February 20, 2004 by Canadian Underwriter
Regardless of the outcome of the trial now underway to determine how much will be paid out on the World Trade Center (WTC) destruction, insurers involved will not see a ratings impact, says Standard & Poor’s.
The jury trial will decide if the collapse of the WTC Twin Towers on September 11, 2001 will be deemed one occurrence or two. WTC leaseholder Larry Silverstein is arguing the events constitute two separate events, and therefore he should be paid twice on his insurance policy, for a total of more than US$7 billion. The group of insurers, led by Swiss Re, says the terrorist attacks are a single event and therefore only the policy limit of US$3.55 billion should be paid out.
“Under the worse-case scenario for the insurers, a verdict in favor of the Silverstein interests would result in a doubling of the original policy limits of US$3.55 billion,” points out Steven Dreyer, managing rirector of S&P’s insurance ratings services. “Although the amount is obviously significant, the loss is well spread across the insurance industry.”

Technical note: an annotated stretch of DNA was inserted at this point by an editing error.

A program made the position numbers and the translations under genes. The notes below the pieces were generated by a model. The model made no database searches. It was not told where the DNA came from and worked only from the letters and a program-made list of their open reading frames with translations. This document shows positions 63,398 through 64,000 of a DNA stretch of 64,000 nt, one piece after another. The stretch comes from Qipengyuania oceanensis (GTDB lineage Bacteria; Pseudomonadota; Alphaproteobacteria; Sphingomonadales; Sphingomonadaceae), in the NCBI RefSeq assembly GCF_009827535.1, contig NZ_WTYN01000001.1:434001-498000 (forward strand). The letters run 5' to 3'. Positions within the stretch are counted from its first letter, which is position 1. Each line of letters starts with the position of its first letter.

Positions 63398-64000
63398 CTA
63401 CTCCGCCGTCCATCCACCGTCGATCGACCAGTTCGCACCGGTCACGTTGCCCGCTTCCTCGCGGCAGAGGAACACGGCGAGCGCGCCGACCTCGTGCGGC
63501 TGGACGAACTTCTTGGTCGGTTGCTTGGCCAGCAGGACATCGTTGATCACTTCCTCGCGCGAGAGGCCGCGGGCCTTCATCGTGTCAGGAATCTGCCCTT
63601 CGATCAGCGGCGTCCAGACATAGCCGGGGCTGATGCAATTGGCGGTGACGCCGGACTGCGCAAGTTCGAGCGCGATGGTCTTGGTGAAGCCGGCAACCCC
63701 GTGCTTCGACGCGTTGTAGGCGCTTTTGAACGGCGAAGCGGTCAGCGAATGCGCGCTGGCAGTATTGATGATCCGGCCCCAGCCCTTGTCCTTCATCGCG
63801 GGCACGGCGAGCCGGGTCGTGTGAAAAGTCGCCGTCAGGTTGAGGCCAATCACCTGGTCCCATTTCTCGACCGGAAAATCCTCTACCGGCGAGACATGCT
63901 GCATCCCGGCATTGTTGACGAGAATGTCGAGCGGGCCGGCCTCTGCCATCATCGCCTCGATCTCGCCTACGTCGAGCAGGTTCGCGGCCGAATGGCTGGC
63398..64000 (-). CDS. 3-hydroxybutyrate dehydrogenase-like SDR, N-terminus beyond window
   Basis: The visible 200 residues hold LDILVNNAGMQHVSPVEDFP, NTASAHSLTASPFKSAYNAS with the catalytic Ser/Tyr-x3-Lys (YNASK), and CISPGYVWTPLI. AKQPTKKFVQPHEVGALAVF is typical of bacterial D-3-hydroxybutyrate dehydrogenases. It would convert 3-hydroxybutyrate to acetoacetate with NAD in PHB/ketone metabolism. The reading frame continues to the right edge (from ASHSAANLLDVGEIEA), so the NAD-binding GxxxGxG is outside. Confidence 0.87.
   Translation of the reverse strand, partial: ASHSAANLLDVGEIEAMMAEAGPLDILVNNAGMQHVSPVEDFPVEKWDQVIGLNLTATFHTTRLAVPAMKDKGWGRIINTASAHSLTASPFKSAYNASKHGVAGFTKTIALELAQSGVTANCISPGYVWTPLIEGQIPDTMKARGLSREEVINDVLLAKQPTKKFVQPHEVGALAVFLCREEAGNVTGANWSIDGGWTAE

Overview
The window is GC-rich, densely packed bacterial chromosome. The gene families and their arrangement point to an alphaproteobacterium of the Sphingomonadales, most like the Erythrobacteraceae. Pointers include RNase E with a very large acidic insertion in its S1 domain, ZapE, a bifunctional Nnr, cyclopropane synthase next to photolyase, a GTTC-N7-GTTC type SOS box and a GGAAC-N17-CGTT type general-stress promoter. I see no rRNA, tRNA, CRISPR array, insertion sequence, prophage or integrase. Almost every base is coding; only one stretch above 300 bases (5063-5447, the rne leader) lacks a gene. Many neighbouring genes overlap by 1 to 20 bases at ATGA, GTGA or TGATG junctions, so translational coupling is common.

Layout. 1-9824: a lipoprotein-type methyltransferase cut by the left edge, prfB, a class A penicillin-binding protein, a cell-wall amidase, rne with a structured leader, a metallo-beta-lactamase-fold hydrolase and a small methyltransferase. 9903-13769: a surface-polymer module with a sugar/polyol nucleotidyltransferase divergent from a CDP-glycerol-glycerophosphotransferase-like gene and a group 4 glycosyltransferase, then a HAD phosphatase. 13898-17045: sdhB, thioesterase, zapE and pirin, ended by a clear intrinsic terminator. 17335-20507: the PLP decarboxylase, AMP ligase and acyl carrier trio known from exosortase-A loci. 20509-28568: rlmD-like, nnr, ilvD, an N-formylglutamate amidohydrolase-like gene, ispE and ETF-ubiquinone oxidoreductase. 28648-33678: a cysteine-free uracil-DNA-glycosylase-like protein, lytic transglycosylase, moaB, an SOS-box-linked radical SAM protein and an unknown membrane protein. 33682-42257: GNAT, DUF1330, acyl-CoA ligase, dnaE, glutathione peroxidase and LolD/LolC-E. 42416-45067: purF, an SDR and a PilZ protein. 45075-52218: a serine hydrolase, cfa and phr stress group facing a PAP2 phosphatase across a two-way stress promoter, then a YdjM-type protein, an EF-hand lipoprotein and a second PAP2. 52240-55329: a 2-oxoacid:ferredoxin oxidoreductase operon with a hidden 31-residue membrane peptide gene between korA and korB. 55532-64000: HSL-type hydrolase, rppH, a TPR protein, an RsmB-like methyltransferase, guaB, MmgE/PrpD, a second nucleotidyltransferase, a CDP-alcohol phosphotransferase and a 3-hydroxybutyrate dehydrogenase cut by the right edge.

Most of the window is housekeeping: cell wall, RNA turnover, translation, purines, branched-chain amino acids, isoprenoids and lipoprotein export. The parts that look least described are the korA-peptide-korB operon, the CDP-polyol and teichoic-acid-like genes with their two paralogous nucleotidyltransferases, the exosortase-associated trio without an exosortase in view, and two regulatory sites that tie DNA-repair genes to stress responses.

He notes that the insurance program involved a primary layer and 11 excess layers involving more than 20 insurers. Swiss Re’s stake is about 25%, and represents the largest of the group.
Compared to other aspects of the 9/11 insured losses, the WTC payout is “relatively small”, S&P says. For example, business interruption payouts have already reached US$8 billion.
S&P notes that insurers can take solace in that very few families, just 70, opted out of the federal victims’ compensation fund and are eligible to seek compensation against corporations, agencies or the government.